## 6 -1.0498221 3.228826  50 -1.386294   0 -1.386294       6     0  0.7654678

Some example questions we might be interested in:

• What is the relationship between lcavol and lweight?
• What is the relationship between svi and lcavol, lweight?
• Can we predict lpsa from the other variables?
• Can we predict whether lpsa is high or low, from other variables?

# Exploratory data analysis

Before pursuing a specific model, it’s generally a good idea to look at your data. When done in a structured way, this is called exploratory data analysis. E.g., you might investigate:

• What are the distributions of the variables?
• Are there distinct subgroups of samples?
• Are there any noticeable outliers?
• Are there interesting relationship/trends to model?

# Distributions of prostate cancer variables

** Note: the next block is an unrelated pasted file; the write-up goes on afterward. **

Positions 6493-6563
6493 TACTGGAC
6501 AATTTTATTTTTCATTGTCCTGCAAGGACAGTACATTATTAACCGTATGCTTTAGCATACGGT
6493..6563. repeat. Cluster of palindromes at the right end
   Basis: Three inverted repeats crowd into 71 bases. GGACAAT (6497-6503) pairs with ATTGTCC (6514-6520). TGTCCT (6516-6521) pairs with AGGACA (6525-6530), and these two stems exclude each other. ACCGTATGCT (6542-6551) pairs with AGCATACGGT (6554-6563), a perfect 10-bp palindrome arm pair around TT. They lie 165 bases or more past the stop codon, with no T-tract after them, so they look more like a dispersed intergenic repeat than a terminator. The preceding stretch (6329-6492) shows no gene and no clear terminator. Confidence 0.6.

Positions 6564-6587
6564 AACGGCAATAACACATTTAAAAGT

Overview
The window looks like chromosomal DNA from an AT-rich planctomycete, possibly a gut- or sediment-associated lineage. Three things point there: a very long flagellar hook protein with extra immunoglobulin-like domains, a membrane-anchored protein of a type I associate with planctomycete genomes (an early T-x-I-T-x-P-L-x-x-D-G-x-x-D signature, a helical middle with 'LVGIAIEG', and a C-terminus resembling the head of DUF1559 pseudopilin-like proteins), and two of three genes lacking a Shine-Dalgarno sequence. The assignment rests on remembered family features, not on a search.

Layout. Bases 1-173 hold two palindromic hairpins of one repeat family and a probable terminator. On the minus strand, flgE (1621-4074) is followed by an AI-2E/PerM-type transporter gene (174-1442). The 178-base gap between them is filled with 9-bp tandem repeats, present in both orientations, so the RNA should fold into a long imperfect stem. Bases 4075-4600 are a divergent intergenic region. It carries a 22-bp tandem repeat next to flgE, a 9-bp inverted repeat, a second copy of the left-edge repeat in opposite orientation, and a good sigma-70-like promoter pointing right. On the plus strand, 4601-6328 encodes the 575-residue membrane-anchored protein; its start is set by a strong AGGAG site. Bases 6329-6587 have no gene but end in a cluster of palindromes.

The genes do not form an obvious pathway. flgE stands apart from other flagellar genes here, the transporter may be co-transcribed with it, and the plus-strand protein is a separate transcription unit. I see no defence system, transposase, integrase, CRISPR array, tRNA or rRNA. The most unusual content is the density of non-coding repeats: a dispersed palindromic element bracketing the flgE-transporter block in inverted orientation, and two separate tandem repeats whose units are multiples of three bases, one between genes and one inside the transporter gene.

colnames(pros.df) # These are the variables
## [1] "lcavol"  "lweight" "age"     "lbph"    "svi"     "lcp"     "gleason" "pgg45"
## [9] "lpsa"
par(mfrow=c(3,3), mar=c(4,4,2,0.5)) # Setup grid, margins
for (j in 1:ncol(pros.df)) {
hist(pros.df[,j], xlab=colnames(pros.df)[j],
main=paste("Histogram of", colnames(pros.df)[j]),
col="lightblue", breaks=20)
}

What did we learn? A bunch of things! E.g.,

• svi, the presence of seminal vesicle invasion, is binary
• lcp, the log amount of capsular penetration, is very skewed, a bunch of men with little (or none?), then a big spread; why is this?
• gleason, takes integer values of 6 and larger; how does it relate to pgg45, the percentage of Gleason scores 4 or 5?
• lpsa, the log PSA score, is close-ish to normally distributed

After asking our doctor friends some questions, we learn: